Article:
Challenging the origins of prevention in criminal law
‘The Preventive Turn in Criminal Law’, a new book by Dr Henrique Carvalho, offers the latest addition to the Oxford Monographs on Criminal Law and Justice published by OUP (Oxford University Press).
This new book seeks to understand where the impulse for prevention in criminal law comes from, and why this preventive dimension seems to be expanding in recent times.
The series aims to cover all aspects of criminal law and procedure including criminal evidence and encompassing both practical and theoretical works.
The general idea of a ‘preventive turn’ in criminal law is a modern spate of new criminal offences that criminalise conduct that happens much earlier than the actual harm which they are trying to prevent.
Dr Carvalho, Assistant Professor at University of Warwick’s School of Law, explains: “The most illustrious examples, but by no means the only ones, can be seen in terrorism offences. For instance, it is a criminal offence to possess any article of information that may be of use to a terrorist act.
“Offences such as this are deemed to be problematic because they act mainly on suspicion, putting prevention ahead of other important values like the presumption of innocence, and so they are more likely to be abused.”
Dr Carvalho’s book offers up a critical analysis of the role of punishment and prevention in contemporary liberal societies and reveals how recent transformations in criminal law and justice are embedded in the way liberal society and liberal law have been imagined, developed, and conditioned.
“My focus in this book is on questioning an assumption held by many criminal law theorists that we can criticise these ‘new’ preventive criminal offences, without criticising or putting into question the criminal law as a whole.
“I demonstrate that these two things are actually connected: the problems of preventive criminal law have their roots in criminal law itself.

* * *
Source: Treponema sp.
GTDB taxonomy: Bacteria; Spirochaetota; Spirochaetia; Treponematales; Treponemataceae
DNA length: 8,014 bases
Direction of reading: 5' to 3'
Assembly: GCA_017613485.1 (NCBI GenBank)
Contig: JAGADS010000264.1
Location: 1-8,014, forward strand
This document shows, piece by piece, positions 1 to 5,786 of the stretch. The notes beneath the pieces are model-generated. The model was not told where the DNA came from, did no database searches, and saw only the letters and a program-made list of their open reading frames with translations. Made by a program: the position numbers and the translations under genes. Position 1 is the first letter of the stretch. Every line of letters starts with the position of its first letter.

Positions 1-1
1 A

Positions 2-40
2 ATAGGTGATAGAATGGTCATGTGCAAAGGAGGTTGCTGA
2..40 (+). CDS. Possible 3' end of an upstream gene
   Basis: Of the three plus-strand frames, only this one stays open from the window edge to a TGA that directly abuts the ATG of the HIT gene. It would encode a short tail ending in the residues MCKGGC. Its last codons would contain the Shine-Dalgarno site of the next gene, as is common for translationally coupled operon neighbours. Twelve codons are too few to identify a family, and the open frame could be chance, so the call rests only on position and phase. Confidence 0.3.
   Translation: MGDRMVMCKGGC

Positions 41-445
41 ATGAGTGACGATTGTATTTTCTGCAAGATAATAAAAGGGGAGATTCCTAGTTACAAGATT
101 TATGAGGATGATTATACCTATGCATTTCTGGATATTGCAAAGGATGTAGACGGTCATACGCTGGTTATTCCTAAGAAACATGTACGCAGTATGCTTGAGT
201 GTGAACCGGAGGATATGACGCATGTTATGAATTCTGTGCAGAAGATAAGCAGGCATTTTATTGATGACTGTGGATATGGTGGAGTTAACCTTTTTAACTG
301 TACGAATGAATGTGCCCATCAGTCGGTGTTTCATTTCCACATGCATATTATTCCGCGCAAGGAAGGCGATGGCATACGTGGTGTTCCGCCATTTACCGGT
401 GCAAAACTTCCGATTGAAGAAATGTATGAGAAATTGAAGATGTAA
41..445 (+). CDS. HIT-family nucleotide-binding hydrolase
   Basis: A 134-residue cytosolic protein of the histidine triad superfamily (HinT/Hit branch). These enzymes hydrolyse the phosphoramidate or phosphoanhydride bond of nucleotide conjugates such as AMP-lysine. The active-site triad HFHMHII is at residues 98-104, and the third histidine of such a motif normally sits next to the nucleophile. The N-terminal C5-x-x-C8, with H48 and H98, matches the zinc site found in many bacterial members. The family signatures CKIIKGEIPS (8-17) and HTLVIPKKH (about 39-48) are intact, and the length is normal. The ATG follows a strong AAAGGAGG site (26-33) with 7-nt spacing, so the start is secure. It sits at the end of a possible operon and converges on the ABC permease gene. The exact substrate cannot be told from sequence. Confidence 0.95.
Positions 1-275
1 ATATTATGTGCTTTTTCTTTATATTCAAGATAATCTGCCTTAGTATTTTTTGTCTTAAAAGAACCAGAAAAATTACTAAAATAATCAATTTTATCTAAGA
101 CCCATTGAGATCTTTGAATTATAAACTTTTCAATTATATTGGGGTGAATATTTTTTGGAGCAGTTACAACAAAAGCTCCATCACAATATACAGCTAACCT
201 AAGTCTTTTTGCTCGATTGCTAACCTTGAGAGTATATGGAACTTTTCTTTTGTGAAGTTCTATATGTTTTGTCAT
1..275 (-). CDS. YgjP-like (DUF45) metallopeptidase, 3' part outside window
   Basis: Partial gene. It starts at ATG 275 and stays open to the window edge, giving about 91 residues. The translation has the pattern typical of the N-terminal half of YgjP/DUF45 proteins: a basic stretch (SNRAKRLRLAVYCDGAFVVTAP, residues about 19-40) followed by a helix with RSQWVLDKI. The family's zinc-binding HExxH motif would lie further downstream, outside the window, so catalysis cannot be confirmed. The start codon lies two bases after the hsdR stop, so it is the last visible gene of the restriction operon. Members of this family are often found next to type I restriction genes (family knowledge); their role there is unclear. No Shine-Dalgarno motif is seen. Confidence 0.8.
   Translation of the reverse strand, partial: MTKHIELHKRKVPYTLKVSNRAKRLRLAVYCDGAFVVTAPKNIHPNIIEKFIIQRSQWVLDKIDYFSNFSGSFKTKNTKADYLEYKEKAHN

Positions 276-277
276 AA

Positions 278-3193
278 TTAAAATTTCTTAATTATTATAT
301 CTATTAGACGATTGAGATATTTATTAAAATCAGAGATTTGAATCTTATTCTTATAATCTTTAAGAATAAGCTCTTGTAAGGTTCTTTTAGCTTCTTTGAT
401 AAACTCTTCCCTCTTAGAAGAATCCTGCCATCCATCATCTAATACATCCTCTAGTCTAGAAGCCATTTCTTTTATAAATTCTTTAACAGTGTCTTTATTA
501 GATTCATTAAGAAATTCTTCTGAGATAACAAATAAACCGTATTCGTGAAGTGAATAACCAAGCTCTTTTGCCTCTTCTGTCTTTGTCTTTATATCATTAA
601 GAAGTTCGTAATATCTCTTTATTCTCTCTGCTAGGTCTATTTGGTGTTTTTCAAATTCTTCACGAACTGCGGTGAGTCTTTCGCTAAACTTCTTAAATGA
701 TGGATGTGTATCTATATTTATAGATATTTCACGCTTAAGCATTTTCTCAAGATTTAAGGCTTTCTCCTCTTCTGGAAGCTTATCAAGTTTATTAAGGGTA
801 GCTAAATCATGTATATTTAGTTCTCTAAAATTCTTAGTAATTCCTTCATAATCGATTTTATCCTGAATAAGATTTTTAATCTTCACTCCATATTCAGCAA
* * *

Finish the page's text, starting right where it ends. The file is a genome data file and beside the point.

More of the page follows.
“Therefore if we wish to criticise the former, we need to engage critically with the latter,” Dr Carvalho concludes.
Applying a range of academic disciplines, this volume introduces and explores key issues of debate in contemporary criminal law and criminal justice scholarship, as well as in social and political theory.
Interested readers will be drawn from those with interests in criminal law, criminal justice, criminology and punishment scholars, spanning academics and postgraduate students alike and beyond.
“The first and last chapters of the book would be particularly beneficial to undergraduate students with an interest in criminal law, whilst the ‘middle’ chapters will hopefully prove to be attractive to students of political philosophy, and criminal law and punishment theory,” concludes Dr Carvalho.
Introduction: The Problem of Prevention
1: Setting the Problem: Liberal Criminal Law and the Preventive Turn
2: Criminal Subjectivity and Socio-Political Imagination
3: Liberty, Insecurity, and the Conceptual Foundations of Reassurance
4: Mutual Benefit, Property, and the Conceptual Foundations of Trust
5: Civil Society, Dangerousness, and the Ambivalence of Liberal Civil Order
6: Retrieving Subjectivity: Criminal Law, Terrorism, and the Limits of Political Community
7: The Preventive Turn: An Ambivalent Law in an Insecure World
Epilogue: Criminal Law, Prevention, and the Promise of Politics